I think "The judge says that it is not legal" is a more direct translation of this sentence because it includes "que." El juez dice que no es legal. = The judge says that it is not legal. vs. El juez dice, "no es legal." = The judge says, "it is not legal." I agree that we do not need "that" in the sentence, but since the "que" is in the Spanish sentence, I think the "that" should be in its English translation.
That being said, I think you are confusing the uses of the word "that" in your explanation. In the sentence "the judge says that it is not legal," the word "that" is a conjunction connecting two clauses: "the judge says" and "it is not legal." It is not really necessary. But when the word "that" is used to replace something (beating a suspect), it is being used as a pronoun. You could use it to create a standalone sentence: "That is not legal." You can't leave it out without putting back in what it replaced or using another pronoun.
Blusens, I hope that helps some. That is all I have to say.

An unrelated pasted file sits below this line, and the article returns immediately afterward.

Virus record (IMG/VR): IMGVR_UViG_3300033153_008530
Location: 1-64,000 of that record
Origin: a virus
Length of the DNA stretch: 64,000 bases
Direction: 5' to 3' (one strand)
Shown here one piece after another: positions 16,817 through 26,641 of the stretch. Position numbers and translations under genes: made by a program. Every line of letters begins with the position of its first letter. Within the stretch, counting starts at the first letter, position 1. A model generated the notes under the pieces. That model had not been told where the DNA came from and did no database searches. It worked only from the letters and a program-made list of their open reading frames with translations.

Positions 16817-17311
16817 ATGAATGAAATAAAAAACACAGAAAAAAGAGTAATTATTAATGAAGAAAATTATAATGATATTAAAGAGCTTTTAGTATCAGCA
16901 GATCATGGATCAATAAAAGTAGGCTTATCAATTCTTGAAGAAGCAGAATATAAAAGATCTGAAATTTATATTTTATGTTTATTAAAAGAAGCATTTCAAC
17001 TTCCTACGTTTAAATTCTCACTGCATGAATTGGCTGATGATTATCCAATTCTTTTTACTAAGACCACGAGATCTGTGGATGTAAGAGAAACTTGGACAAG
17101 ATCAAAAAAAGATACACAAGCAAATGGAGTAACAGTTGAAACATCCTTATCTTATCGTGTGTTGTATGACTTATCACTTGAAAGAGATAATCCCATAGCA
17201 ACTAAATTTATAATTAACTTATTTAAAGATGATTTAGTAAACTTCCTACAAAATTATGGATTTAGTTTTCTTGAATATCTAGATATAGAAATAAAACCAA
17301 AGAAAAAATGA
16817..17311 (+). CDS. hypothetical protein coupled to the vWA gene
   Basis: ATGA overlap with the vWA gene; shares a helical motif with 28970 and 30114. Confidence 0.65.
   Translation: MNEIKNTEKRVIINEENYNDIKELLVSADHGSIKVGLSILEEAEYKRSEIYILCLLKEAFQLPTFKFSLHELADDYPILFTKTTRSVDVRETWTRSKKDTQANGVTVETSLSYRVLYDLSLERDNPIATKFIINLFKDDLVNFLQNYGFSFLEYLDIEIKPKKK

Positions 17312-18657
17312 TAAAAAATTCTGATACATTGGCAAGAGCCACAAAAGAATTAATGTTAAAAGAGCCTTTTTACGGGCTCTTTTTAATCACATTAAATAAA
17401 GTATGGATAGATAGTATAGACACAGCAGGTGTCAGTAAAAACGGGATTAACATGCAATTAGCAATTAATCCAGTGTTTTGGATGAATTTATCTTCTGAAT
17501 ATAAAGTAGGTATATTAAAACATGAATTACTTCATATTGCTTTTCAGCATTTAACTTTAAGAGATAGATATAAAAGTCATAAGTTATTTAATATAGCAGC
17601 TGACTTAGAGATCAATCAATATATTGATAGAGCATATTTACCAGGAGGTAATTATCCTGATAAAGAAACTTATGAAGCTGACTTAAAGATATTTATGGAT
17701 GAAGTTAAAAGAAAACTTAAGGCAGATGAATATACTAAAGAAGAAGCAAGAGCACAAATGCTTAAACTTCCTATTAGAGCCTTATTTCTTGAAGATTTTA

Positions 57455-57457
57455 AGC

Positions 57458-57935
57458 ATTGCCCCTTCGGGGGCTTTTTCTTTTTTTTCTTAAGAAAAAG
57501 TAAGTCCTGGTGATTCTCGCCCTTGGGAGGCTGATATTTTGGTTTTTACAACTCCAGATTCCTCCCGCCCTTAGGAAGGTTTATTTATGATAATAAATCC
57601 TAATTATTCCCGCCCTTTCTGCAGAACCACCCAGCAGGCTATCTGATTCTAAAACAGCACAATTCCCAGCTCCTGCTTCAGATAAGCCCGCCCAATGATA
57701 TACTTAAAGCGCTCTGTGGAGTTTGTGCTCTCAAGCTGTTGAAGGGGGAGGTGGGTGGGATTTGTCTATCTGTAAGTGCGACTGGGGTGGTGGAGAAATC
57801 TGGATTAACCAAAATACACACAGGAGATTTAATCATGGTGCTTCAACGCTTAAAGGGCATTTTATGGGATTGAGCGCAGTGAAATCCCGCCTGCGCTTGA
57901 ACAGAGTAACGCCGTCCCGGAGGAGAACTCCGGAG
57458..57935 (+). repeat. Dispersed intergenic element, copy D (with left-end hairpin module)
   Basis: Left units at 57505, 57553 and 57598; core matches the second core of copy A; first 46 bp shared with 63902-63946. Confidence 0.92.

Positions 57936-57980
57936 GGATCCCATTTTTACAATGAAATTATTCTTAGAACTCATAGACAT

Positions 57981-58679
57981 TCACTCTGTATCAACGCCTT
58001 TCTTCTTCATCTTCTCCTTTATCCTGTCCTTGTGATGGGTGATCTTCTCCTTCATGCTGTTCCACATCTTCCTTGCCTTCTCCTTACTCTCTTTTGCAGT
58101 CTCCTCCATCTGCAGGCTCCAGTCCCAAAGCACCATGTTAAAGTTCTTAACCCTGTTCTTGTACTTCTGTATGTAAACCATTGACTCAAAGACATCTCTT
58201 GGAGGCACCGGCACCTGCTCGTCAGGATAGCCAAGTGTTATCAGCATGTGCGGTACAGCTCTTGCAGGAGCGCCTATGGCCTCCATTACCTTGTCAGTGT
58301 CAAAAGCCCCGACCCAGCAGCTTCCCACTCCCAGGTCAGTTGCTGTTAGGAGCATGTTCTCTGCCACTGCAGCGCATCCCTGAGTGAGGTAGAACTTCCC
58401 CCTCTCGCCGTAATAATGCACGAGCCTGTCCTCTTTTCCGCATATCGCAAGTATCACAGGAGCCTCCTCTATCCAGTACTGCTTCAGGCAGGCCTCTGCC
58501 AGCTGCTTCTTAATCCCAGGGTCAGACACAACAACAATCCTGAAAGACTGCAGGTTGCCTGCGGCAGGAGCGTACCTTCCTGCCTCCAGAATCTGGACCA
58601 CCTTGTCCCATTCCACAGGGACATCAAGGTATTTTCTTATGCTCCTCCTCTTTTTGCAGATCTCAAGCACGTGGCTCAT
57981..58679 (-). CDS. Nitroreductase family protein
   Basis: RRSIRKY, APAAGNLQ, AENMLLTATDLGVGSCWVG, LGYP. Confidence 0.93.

The police officer says, "I will beat a confession out of him."
The judge says, "(that) it is not legal."
The judge says, "beating a confession out of him is not legal."
it = beating a confession out of him
that = beating a confession out of him
Note how the "it" was dropped. To add a "that" before the "it" is just redundant here. "that" refers to the same thing that "it" does here.
Eso/ese/esa/aquella/aquel you probably usually always keep the "that". It is with the conjunction "que" where "that" may often be optional in the English. It is when "that" is a conjunction or it is simply redundant that you can drop it.
Because the "that" would have to be translated as «eso». Your sentence in English would be equivalent to "The judge says that that is not legal," where the first "that" = «que» and the second one is «eso». In English, the first "that" (the demonstrative adjective) can be dropped, but it cannot be so easily omitted in Spanish.